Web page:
Galashiels Amateur Operatic Society takes on another new musical this week in Sweet Charity.
It’s a foot-stomping celebration of just what you can do with a few well-known tunes, a talented cast and a superb orchestra.
Like Selkirk’s offering last week, this has a fairly uncomfortable premise. It’s set in pre-feminist 1960s America and is fairly short of moral values.
The eponymous lead character herself, dance hall hostess Charity Hope Valentine, is not entirely likeable at first glance. She’s gloriously gullible, a bit pathetic in her quest for love and quite morally bankrupt, as she is quite happy to split up a marriage in that quest.
Therefore, Carla McColgan, who plays her, has her work cut out to charm the audience, but she does this with some ease.
The sheer energy she displays in everything Charity does is stunning, and every line, every movement is cast with a tentative mix of devil-may-care and pure sweetness, and she, like the rest of the performers, is polished to perfection.
It is mostly the performances of Carla and Clark Eaton Turner, who plays her main love interest Oscar, that stop the whole thing from being too sleazy. It’s a story that is carried greatly by its songs, and it’s how they are sung that tell the tragedy of the back story, leaving Charity to keep the rest of it mostly light and airy.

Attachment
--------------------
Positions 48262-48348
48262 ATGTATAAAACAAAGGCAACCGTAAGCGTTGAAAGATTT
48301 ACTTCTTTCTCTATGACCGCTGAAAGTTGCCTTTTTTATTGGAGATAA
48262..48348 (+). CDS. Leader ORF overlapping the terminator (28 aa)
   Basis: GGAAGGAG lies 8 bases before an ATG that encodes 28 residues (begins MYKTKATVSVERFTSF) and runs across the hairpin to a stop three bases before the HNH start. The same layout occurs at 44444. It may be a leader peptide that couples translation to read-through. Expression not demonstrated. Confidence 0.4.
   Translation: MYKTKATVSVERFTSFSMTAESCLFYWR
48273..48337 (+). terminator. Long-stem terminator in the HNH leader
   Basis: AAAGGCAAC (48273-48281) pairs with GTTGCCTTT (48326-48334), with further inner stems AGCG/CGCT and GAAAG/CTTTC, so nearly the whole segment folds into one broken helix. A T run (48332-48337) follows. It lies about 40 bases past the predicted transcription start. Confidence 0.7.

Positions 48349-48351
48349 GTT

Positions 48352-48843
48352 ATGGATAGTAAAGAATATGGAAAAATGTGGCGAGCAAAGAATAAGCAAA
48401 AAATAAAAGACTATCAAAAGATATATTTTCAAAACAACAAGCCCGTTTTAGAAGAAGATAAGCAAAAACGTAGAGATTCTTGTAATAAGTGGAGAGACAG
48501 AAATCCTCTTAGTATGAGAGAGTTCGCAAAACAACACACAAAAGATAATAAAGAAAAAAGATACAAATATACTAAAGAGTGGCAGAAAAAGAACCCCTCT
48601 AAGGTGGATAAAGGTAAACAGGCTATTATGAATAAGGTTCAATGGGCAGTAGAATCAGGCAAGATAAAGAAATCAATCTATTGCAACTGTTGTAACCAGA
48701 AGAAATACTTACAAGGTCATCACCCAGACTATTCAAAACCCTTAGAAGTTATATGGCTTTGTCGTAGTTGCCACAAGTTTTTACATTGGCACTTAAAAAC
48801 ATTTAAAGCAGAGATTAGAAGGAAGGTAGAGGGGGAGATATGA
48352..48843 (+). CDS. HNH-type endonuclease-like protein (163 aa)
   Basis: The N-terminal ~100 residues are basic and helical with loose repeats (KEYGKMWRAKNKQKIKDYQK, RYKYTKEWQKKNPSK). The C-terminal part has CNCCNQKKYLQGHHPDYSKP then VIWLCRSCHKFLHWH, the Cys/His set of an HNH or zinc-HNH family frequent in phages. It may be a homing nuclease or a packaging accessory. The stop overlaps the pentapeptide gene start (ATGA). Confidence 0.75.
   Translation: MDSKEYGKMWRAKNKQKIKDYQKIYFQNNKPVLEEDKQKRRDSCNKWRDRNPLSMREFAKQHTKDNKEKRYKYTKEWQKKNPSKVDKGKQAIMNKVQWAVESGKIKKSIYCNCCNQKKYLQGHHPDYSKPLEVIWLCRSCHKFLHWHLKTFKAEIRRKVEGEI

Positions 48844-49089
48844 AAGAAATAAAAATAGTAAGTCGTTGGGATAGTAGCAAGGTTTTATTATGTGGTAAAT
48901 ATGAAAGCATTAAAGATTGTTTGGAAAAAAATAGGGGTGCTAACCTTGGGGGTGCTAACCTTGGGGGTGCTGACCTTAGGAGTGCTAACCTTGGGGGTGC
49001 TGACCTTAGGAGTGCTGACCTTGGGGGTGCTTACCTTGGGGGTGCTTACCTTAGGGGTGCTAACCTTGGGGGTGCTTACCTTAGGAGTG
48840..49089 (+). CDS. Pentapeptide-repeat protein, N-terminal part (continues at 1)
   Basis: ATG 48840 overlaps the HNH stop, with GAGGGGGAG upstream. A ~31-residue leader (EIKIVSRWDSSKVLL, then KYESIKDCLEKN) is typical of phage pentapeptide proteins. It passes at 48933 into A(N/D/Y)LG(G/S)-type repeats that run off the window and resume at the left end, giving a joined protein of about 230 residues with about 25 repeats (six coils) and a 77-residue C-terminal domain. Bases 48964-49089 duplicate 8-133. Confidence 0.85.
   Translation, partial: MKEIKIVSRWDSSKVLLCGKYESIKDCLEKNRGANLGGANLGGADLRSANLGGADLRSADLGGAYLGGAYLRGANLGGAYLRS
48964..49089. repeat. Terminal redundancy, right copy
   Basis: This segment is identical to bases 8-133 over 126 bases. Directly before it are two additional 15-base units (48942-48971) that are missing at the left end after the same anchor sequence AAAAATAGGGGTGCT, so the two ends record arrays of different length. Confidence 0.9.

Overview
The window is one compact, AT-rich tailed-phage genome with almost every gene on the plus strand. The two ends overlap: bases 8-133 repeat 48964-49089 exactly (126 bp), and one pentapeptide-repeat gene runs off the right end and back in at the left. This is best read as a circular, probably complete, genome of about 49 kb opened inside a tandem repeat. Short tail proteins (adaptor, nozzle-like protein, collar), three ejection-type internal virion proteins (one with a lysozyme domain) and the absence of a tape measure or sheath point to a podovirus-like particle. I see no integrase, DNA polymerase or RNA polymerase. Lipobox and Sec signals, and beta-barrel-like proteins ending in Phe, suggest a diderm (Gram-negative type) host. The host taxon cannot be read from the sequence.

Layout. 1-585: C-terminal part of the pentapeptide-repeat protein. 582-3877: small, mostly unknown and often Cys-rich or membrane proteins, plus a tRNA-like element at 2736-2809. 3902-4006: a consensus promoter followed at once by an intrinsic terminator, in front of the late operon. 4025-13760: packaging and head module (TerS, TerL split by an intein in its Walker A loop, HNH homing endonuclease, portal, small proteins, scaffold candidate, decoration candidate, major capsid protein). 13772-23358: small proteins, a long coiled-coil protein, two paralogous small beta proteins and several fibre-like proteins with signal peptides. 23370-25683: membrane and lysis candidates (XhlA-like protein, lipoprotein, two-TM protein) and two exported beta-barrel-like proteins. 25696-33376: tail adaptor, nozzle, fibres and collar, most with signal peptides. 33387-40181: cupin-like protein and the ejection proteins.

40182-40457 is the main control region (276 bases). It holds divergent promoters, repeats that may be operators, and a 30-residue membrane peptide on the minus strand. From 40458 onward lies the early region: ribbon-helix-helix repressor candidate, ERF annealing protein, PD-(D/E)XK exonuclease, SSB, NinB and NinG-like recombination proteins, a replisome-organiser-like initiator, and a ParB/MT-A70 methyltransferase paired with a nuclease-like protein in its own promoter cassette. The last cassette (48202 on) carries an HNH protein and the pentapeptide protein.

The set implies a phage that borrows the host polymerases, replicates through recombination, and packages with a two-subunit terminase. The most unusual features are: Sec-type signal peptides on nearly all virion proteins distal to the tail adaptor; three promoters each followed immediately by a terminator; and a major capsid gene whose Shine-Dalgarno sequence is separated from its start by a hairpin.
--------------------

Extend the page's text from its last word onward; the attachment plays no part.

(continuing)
When Shirley Bassey belts out Big Spender, it’s taken to be the words of a woman looking for a male provider on a primal level, and is sure of success.
But here, when the girls at the Fandango club are on the lookout for clients, it’s an incredibly sad song, sung by desperate women on the dark fringes of society.
And Charity’s version of If My Friends Could See Me Now, belted out before and during her night spent in Italian movie actor Vittorio Vidal’s closet, also has double meanings.
But the biggest number, for me, has to be Rhythm of Life, sung by William Pearson as the Rev. Daddy Brubeck and the entire ensemble as his congregation. Here, it’s a showstopping blast, sung to perfection by all, especially the staccato-style ending. Other notable performances come from Jack McAulay and Lynsey Cullen as Vittorio and his crazy partner Ursula March with Too Many Tomorrows; and the brassy pairing of Charity’s pals Nickie and Helene, played by the wonderfully audacious Ruth Davidson and Jan Baird, with Baby Dream Your Dream.
But there’s a good deal of laughs, too, such as Oscar and Charity in the broken-down lift, singing Bravest Individual, and the fairly unsavoury club boss Herman, played by Daniel Wilson, kicking off I Love To Cry At Weddings.
The show runs nightly at 7.30pm until Saturday ... so don’t ask Where Am I Going? Just head on over to the Volunteer Hall ... you won’t regret it!